Actually I like this idea since it will be a step forward to wrap the Index
object properly as a PyObject.

A simpler possibility would be to go the other way: release the GIL from the Python interface methods, and reacquire it at each call of `Graph::parents`. I don't know what the overhead would be, especially with Mercurial being currently monothreaded (unless I'm mistaken), meaning that we don't have benefits to reap. Maybe I'll try that one, since it's so simple, and if I measure negligible overhead, I'll go for it.

As a side note, the same problem could arise with the direct-ffi bindings: the safety promise is held by the caller, this time from C code.

Yes. The current code is safe unless we do invoke it with e.g.
py.allow_threads(), and I'm not so afraid of leaving the issue as TODO.

gracinet updated this revision to Diff 12949.Dec 22 2018, 11:23 AM
gracinet edited the summary of this revision. (Show Details)
This revision was automatically updated to reflect the committed changes.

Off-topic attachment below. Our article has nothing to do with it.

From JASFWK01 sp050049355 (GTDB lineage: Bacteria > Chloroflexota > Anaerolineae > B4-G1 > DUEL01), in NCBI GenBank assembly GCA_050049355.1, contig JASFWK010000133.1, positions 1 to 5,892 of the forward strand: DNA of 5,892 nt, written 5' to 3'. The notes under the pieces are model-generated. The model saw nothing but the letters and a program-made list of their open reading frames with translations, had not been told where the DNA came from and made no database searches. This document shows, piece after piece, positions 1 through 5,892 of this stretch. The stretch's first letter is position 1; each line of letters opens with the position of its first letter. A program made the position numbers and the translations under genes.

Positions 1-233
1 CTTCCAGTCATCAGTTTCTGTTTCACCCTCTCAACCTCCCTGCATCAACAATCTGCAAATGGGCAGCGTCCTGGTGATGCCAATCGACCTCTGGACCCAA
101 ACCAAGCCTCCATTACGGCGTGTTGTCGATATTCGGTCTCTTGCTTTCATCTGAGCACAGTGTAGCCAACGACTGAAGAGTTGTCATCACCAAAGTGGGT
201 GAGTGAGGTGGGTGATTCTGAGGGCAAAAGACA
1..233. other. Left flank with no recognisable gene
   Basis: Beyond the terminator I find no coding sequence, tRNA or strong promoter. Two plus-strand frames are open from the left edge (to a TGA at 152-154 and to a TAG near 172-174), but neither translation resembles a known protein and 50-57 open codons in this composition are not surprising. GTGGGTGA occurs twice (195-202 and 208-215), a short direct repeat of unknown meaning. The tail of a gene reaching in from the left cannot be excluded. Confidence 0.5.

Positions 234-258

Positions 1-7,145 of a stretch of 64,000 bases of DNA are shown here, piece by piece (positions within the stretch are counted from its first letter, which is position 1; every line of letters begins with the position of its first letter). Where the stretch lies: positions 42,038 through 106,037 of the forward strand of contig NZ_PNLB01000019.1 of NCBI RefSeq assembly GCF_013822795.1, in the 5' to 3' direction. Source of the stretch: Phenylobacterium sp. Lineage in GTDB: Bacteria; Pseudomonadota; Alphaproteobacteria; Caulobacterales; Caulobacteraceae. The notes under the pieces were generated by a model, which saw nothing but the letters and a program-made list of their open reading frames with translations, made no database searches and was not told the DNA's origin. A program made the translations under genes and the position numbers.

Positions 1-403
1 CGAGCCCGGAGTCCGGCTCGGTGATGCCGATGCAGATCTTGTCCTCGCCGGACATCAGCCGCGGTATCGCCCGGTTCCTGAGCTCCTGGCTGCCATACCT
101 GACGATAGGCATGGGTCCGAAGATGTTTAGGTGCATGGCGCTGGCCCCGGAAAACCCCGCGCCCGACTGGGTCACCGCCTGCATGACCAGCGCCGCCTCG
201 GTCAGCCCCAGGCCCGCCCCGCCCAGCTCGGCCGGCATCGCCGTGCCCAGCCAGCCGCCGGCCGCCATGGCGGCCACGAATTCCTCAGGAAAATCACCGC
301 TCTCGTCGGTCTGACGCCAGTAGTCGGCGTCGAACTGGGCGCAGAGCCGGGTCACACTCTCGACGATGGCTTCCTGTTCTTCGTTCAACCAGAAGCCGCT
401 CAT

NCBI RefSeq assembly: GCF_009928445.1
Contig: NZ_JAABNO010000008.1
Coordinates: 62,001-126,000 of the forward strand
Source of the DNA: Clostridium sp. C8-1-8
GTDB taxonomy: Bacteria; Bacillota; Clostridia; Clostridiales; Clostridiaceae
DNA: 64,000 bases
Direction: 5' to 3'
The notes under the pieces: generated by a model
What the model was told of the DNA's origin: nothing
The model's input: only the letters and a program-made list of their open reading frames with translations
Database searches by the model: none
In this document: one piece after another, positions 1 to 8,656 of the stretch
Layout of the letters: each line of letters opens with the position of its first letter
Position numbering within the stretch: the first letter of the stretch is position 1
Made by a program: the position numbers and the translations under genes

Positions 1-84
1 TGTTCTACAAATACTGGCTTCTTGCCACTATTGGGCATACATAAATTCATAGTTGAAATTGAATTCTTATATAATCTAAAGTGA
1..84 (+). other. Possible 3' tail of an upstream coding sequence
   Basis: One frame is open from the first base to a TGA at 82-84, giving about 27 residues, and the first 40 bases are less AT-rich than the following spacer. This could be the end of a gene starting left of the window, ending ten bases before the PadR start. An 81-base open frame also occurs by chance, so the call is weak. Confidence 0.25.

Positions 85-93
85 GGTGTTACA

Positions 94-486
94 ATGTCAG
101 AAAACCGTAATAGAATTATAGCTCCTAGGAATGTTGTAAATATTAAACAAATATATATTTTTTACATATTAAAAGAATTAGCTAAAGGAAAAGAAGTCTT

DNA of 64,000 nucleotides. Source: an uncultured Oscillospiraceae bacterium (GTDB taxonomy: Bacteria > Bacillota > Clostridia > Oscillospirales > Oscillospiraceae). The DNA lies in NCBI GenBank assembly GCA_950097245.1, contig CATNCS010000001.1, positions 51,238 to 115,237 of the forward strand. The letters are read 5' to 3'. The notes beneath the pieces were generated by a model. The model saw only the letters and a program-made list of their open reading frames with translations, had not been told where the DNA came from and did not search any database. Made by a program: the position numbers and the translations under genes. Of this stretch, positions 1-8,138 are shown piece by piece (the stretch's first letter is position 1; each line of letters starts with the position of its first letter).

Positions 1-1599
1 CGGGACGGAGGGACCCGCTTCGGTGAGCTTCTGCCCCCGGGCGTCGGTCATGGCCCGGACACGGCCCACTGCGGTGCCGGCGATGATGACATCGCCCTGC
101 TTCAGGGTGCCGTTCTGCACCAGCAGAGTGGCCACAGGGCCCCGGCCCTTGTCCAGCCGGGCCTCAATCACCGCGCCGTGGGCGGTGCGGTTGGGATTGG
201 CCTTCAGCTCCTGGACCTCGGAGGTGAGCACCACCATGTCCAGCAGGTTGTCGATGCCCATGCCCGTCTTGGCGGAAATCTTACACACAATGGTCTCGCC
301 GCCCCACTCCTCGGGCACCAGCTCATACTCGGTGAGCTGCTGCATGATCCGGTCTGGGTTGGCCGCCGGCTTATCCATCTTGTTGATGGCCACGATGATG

yuja added a comment.Dec 24 2018, 5:31 AM

+/ # TODO find a solution to make it GIL safe again.
+
/
+/ This is non trivial, and can wait until we have a clearer picture with
+
/ more Rust Mercurial constructs.
+/
+
/ One possibility would be to a GILProtectedIndex wrapper enclosing
+/ a Python<'p> marker and have it be the one implementing the
+
/ Graph trait, but this would mean the Graph implementor would become
+/ likely to change between subsequent method invocations of the hg-core
+
/ objects (a serious change of the hg-core API):
+/ either exposing ways to mutate the Graph, or making it a non persistent